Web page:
Queensland's planning framework is established in the Planning Act 2016 and is administered collaboratively by the State and local governments. The State Government mandates the roles and responsibilities in plan making and identifies the key state interests in state planning policy and regional plans. Through planning schemes, local governments regulate how land may be used and which types of development require planning approval.
A planning scheme is a document that the community, the development industry, and governments all look to in order to understand the local government's plan for managing growth and change, including the type of development they can expect in a local area (for example, apartments, shops and industry) and how land may be developed (for example, height of a new building and lot size).
In consultation with the local community, each local government in Queensland prepares and administers its own planning scheme to manage growth and change in its local government area in an orderly manner.
The Redland City Plan (City Plan) is Council's planning scheme and contains the framework for the management of development within the City. It is effectively a blueprint for development within Redlands City over the next 25 years.
City Plan guides Council in its land-use decision-making and advances State and regional planning policies through more detailed local responses. It is a statutory document that regulates how land may be used, developed or protected by landowners.
Through the strategic framework and the local government infrastructure plan, City Plan sets the direction for new development and seeks to balance competing objectives. The aim of the City Plan is to:
- make sure there is enough land and spaces available in the right location to support housing, services and business need;
- maximise the livability of communities by ensuring there is sufficient green space, community facilities, places to work, shop and live;
- ensure infrastructure is planned for and used efficiently;
- protect natural and manmade features such as heritage buildings; and
- make communities more resilient to natural hazards such as floods and bushfires.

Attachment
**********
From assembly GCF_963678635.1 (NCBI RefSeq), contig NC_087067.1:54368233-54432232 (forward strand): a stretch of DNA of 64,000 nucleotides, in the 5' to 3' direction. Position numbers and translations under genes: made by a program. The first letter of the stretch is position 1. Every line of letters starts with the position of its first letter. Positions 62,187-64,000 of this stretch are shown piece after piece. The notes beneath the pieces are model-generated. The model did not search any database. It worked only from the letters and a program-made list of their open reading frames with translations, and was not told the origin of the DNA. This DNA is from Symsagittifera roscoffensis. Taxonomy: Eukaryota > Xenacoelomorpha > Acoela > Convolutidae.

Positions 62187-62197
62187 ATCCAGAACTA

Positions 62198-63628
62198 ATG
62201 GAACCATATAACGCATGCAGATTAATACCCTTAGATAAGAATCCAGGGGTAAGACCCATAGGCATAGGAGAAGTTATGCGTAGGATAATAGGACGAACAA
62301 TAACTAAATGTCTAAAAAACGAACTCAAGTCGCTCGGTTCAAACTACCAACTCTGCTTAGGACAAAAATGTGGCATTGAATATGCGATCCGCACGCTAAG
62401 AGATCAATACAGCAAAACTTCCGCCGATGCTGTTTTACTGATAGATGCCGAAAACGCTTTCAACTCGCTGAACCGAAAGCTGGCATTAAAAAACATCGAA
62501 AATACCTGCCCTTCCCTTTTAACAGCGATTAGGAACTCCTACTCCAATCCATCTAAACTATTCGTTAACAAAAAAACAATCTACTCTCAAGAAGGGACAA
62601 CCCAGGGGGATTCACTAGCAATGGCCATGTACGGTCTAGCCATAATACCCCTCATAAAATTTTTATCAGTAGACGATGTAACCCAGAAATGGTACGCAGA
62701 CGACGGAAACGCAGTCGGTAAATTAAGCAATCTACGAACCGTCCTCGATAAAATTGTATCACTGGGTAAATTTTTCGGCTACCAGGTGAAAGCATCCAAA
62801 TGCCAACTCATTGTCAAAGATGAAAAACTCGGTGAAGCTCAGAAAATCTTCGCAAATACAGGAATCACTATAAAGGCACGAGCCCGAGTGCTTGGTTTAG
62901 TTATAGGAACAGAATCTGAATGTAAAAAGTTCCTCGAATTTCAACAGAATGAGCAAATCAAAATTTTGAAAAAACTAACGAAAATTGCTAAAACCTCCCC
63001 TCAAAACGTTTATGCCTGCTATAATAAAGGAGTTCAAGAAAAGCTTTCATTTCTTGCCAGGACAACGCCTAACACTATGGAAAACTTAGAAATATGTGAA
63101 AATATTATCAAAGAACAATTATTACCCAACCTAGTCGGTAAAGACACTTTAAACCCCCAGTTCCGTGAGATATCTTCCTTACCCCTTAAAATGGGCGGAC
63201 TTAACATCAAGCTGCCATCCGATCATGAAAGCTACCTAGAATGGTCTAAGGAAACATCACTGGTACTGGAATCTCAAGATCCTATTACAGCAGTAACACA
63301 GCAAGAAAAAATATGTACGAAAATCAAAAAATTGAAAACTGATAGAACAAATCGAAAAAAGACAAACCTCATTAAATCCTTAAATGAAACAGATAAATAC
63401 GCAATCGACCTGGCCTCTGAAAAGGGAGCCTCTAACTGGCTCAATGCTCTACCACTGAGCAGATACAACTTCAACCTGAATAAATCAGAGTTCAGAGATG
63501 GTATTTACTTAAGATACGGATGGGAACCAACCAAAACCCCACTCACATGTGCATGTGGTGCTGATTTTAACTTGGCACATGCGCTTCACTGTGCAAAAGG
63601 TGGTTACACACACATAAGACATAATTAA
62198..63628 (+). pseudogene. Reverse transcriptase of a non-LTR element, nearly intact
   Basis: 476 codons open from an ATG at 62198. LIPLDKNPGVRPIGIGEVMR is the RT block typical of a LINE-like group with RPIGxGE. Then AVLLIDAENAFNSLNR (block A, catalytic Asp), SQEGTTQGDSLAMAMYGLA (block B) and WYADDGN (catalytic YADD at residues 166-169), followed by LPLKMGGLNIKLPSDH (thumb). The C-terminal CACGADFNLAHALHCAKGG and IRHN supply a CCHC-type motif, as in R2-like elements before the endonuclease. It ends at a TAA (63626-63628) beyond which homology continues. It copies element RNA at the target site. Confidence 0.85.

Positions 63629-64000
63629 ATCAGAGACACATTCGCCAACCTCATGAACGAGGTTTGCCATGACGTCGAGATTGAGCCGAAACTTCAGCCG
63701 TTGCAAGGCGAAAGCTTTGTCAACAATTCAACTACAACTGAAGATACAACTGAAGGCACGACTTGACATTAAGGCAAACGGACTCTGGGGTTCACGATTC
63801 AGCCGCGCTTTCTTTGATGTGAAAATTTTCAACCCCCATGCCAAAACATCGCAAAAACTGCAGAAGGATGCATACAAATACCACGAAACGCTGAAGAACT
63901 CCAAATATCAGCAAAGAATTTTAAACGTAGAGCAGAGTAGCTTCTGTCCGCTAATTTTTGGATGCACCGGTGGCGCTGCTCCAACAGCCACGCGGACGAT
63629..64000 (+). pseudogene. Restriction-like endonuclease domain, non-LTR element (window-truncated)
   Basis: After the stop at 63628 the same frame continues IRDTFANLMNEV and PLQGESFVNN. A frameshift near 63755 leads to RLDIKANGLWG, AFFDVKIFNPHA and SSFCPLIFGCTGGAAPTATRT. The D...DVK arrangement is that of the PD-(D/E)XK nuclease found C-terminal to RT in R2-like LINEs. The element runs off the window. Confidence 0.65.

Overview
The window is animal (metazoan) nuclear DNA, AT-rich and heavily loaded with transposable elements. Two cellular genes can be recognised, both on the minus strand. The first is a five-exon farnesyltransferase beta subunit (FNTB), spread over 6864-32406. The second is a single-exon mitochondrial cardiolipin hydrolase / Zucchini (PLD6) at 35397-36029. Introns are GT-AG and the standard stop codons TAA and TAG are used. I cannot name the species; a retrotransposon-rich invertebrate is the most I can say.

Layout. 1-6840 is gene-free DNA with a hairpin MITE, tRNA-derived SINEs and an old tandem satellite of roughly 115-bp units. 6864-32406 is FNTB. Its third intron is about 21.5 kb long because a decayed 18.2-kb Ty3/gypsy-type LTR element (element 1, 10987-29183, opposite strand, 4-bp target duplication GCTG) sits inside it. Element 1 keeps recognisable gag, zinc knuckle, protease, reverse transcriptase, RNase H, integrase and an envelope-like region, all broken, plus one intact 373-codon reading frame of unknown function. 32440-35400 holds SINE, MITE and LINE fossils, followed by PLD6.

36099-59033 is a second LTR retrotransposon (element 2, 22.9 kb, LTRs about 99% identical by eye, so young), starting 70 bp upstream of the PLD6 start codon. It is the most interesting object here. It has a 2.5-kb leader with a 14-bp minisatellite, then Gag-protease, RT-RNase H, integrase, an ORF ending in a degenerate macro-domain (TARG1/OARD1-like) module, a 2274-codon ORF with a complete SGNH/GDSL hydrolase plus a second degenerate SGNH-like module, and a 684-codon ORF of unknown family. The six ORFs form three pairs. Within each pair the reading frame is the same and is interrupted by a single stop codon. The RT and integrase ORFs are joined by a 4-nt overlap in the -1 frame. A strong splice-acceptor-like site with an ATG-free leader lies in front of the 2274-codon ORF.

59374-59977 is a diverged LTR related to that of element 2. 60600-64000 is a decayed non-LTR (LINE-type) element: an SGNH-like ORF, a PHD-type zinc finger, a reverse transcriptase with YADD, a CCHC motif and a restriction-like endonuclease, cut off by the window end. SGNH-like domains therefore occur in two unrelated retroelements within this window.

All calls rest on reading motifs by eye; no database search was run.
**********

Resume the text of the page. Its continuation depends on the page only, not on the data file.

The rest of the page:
City Plan divides the local government area into 21 zones, and in some instances, each zone is divided into precincts. Each zone and precinct provides the development intent for that particular area by identifying the categories of development, known as levels of assessment, and relevant assessment criteria for different types of development.
City Plan also contains overlays that identify different features that need to be considered when developing land. Overlays generally represent areas that are subject to physical constraints or contain valuable features, for example, flooding and bushfire risk, or values such as matters of environmental significance. When a site is affected by an overlay, additional assessment provisions may apply to development on the site.
Version 1 of the City Plan was prepared under and assessed against, the South East Queensland (SEQ) Regional Plan 2009-2031 and the State Planning Policy 2016. These documents have been superseded by the SEQ Regional Plan 2017 (the Regional Plan) and State Planning Policy July 2017 (SPP). Through a series of amendments to the City Plan, Council has incorporated provisions from these documents. However, due to ongoing studies and changes to policy, City Plan may not always align with the latest State government resources. In the event of an inconsistency, the:
- Regional Plan prevails over City Plan to the extent of any inconsistency;
- SPP prevails over City Plan to the extent of any inconsistency; and
- SPP prevails over both the Regional Plan and City Plan to the extent of any inconsistency.
Where necessary, Redland City Council will undertake amendments to City Plan to ensure alignment with the latest versions of the Regional Plan and SPP.